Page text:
Going Green

Innovative tent for refugees harnesses renewable energy


Nearing the half-decade mark, the Syrian Civil War has by modest estimates already created four million refugees and driven at least seven million inside the shattered country to abandon their homes.

Unfortunately, those forced to flee frequently escape one battle only to encounter a new one: the struggle to live normal lives in crowded refugee camps, or finding basic shelter on the road between their old lives and their new.

Temporary dwellings for Syrian refugees are often nothing more than simple tarpaulin tents. These are tasked with providing protection from scorching heat and bitter cold, and shielding inhabitants from rain and snow.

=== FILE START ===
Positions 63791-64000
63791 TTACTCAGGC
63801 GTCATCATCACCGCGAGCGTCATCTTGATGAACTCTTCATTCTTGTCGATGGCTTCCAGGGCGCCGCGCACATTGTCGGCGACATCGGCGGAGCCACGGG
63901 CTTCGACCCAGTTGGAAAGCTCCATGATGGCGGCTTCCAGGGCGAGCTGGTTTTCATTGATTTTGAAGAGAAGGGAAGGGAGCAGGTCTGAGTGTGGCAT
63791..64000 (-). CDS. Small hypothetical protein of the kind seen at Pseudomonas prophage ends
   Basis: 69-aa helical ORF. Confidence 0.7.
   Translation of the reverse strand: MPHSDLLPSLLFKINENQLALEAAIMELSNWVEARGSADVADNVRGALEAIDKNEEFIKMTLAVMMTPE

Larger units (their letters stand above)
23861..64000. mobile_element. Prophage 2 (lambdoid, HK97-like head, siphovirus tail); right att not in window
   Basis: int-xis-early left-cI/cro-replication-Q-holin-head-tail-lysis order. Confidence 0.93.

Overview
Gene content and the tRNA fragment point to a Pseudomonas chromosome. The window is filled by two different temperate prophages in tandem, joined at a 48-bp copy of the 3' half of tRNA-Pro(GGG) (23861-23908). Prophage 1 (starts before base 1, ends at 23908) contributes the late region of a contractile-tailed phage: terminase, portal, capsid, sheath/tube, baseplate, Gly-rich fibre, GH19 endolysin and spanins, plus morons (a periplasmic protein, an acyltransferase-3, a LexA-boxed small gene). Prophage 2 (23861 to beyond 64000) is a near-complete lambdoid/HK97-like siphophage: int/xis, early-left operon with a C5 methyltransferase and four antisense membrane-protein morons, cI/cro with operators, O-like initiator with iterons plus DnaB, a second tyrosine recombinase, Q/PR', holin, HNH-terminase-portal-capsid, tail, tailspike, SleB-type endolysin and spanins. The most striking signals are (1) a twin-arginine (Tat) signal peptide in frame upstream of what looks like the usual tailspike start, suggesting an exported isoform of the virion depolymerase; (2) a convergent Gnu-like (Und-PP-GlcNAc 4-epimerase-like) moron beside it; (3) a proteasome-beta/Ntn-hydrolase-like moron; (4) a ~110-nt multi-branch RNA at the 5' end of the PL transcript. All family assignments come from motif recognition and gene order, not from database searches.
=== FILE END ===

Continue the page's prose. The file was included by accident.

Seeing this aspect of the crisis unfold, Jordanian-Canadian architect and designer Abeer Seikaly decided to use her unique set of skills to do something about it.

Over the last two years, Seikaly has worked on developing an innovative multi-purpose tent shelter that she hopes can be put to use aiding displaced individuals such as the Syrian refugee community.

Unlike the austere tents seen in images of refugee camps like Zaatari in Jordan, Seikaly’s tent harnesses renewable energy, uses unique structural fabric allowing controlled ventilation, and can be broken down and transported easily.

Original article by Samuel Wendel

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Innovative tent for refugees harnesses renewable energy



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